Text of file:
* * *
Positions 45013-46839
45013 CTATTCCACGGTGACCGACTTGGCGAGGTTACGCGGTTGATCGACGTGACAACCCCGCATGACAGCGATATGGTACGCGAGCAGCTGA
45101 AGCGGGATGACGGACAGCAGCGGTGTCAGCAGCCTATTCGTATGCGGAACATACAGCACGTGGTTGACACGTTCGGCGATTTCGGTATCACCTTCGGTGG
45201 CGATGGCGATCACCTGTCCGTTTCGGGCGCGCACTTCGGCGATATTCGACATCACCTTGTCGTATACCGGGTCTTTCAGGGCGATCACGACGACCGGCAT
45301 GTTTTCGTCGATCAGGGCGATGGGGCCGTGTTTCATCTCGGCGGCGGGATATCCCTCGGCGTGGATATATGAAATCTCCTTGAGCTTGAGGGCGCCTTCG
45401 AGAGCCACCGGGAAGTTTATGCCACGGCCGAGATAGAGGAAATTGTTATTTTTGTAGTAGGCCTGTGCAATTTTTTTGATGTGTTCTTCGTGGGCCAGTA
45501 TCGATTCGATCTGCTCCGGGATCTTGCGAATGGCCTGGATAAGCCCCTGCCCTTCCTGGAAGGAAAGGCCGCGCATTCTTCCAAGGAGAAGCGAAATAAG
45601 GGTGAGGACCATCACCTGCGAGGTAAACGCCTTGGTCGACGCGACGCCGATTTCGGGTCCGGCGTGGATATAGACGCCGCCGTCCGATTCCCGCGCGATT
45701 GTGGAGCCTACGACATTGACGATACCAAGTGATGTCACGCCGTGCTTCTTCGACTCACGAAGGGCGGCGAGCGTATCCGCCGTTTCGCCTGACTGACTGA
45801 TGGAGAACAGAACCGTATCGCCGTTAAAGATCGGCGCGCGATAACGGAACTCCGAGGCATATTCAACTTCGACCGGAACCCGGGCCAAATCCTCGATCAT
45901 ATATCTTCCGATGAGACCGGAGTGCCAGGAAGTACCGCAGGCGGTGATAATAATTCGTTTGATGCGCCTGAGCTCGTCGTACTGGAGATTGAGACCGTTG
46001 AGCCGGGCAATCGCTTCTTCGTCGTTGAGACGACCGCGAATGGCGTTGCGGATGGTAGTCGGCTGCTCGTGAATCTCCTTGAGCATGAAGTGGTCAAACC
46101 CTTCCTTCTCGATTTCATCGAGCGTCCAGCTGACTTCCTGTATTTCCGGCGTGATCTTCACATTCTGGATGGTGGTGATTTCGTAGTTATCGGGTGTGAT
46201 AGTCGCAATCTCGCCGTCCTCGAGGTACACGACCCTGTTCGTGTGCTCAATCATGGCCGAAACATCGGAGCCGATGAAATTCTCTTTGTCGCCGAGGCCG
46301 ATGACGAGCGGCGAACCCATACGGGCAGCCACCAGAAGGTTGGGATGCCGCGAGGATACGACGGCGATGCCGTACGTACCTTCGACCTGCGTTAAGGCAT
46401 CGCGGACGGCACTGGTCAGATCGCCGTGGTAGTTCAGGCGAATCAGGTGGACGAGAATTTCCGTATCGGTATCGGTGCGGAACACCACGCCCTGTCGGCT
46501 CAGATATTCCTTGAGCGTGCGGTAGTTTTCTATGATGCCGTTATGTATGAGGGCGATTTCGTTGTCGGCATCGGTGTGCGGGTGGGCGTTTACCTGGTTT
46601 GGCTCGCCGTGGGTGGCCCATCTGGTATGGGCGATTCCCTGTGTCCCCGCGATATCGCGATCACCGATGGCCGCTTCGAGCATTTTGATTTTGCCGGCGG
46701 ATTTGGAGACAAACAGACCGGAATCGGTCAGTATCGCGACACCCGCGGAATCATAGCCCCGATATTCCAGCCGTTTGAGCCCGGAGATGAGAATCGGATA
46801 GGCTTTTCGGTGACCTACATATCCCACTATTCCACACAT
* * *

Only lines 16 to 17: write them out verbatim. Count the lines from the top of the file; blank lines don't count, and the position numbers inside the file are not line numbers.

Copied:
46401 CGCGGACGGCACTGGTCAGATCGCCGTGGTAGTTCAGGCGAATCAGGTGGACGAGAATTTCCGTATCGGTATCGGTGCGGAACACCACGCCCTGTCGGCT
46501 CAGATATTCCTTGAGCGTGCGGTAGTTTTCTATGATGCCGTTATGTATGAGGGCGATTTCGTTGTCGGCATCGGTGTGCGGGTGGGCGTTTACCTGGTTT